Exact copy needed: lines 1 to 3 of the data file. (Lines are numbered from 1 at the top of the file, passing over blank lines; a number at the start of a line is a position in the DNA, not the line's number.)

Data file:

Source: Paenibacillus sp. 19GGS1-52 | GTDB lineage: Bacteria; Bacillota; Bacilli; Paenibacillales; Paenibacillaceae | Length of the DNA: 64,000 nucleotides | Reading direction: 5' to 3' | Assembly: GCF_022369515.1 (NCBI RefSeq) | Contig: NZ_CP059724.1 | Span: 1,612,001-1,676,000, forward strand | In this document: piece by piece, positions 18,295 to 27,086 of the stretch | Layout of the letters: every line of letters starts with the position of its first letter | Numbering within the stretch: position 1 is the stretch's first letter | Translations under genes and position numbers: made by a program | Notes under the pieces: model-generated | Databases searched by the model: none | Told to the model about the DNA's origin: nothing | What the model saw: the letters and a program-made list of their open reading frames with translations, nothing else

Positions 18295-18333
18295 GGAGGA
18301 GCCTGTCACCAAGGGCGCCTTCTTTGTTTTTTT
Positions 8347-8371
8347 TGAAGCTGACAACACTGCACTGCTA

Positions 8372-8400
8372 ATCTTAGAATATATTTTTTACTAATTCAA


Source: Paenibacillus sp. 19GGS1-52 | GTDB lineage: Bacteria; Bacillota; Bacilli; Paenibacillales; Paenibacillaceae | Length of the DNA: 64,000 nucleotides | Reading direction: 5' to 3' | Assembly: GCF_022369515.1 (NCBI RefSeq) | Contig: NZ_CP059724.1 | Span: 1,612,001-1,676,000, forward strand | In this document: piece by piece, positions 18,295 to 27,086 of the stretch | Layout of the letters: every line of letters starts with the position of its first letter | Numbering within the stretch: position 1 is the stretch's first letter | Translations under genes and position numbers: made by a program | Notes under the pieces: model-generated | Databases searched by the model: none | Told to the model about the DNA's origin: nothing | What the model saw: the letters and a program-made list of their open reading frames with translations, nothing else

Positions 18295-18333
18295 GGAGGA